I am the self-proclaimed Queen of Coupons. One might say I’m a “hoarder,” but I like to think of it more as “my room is littered with tiny sheets of paper, each one holding a little nugget of joy called a discount.”
Technology has been a big help with my coupon obsession. Almost every store has an app and within that app hides a database of coupons.
There comes a time, however, when couponing can bite you in the butt. The goal of sale ads or coupons is for companies to rope you into their stores and make you buy more stuff. I fell victim to this scheme one Saturday afternoon when I decided to go grocery shopping.
With my handy-dandy Jewel Osco app, I saved all my coupons and set out into a world of possibilities with the sun shining and a little more pep in my step.
Since I have to carry my groceries about six blocks to get home, I know I can’t go on mega shopping extravaganzas. I limited myself to two reusable bags and with my short grocery list, two bags should have been plenty… and it (sort of) was.
Did I fit all of my groceries into the bags during checkout? Yes. Does this story have a happy ending? No.
I couldn’t resist collecting discounted or free items here and there, and all of those items started to add up. But the big mistake came when I had to buy milk.
Let’s just say that the last time I weight lifted was three years ago and it resulted in black and blue toes. So, naturally, my muscles are paper frail and carrying milk is considered my workout for the week. I planned on buying a half gallon of milk, but Jewel had a deal where the whole gallon was LESS EXPENSIVE than the half gallon. How in the world could I justify paying more for a half gallon less?
When it came time to check out, everything did indeed (just barely) fit into my bags. But three steps into my journey home, the strap of my bag busted. I bent down to fix the situation, but everything inside the bag was already wet with a gallon’s worth of milk.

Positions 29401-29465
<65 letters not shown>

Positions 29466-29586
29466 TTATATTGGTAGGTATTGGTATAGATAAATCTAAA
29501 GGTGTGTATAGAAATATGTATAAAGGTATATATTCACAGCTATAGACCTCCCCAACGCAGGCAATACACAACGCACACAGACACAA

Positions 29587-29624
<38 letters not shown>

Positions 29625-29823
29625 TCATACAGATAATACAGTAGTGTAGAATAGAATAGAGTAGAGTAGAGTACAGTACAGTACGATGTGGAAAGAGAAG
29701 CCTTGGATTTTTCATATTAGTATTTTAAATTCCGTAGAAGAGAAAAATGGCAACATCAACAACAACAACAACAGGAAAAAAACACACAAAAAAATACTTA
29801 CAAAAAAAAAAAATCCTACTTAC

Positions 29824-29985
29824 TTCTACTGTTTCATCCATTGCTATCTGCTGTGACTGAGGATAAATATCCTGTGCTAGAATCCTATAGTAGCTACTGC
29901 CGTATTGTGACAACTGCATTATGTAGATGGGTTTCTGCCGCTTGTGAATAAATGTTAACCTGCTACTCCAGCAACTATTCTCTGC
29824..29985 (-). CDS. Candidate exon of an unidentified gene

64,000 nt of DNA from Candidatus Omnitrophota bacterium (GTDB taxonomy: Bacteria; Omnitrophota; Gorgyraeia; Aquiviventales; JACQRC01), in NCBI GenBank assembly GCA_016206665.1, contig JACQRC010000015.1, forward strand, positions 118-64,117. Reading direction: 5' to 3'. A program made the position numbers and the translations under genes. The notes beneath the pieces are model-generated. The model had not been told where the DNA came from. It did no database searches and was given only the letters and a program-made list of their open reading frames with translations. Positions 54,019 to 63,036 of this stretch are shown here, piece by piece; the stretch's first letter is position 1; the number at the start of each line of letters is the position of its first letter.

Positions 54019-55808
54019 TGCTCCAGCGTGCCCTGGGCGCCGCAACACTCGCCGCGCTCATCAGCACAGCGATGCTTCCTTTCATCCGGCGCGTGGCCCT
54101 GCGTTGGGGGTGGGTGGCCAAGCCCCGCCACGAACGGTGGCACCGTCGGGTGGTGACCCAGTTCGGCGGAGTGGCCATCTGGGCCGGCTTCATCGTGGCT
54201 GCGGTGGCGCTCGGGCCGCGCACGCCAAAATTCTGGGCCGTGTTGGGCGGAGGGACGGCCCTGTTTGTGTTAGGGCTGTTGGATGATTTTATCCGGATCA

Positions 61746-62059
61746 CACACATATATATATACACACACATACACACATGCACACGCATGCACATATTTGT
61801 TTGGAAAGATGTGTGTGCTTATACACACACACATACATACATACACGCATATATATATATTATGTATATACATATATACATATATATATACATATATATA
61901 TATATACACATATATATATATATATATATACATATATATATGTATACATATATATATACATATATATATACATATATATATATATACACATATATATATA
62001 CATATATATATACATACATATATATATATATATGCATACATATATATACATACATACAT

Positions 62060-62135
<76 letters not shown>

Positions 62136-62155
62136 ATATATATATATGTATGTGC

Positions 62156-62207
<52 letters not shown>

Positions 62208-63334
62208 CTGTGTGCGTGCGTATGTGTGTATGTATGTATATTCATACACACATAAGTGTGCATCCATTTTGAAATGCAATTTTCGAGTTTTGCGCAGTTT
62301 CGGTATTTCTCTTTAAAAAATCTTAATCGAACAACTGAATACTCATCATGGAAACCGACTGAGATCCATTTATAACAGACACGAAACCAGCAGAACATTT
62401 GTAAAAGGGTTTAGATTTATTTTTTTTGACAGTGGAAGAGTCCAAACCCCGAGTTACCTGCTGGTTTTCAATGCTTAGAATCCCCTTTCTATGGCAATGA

I immediately pulled the milk out, but there was a huge slash on the side of the carton and milk was spraying in every direction. It was similar to holding a live, pulsating heart that spewed blood in every direction uncontrollably. (Not that I know what that’s like, of course.)
Naturally, my reaction was to throw the milk on the ground. That made the milk spew out faster and before I knew it, there was a gigantic milk puddle covering the front entrance of Jewel Osco.
What could a girl do but stand there in shock? I waited around for an employee to find me standing in my milk puddle of sadness, but it was a Saturday and all the employees were busy helping normal customers.
As people passed by me on their way in or out of the store, there was no hiding my shame. It was obvious that the demolished milk on the floor was mine and I was standing around trying to look normal.
My next logical reaction was to smile at the bypassing customers. At that point, my dignity was drowned in a puddle of milk, so what did I have to lose? I smiled from ear to ear and held an expression on my face that read, “Yes, this is my life, and no, I’m not ashamed.”
After I abandoned my belongings to approach an employee with my tail between my legs and puppy dog eyes glowing, the matter was cleaned up in about 15 minutes. Three large rolls of paper towels, two disgruntled employees with mops, one new bag and one new milk later, I was out the door and making a mental note that I need to steer clear of Jewel Osco for at least one month.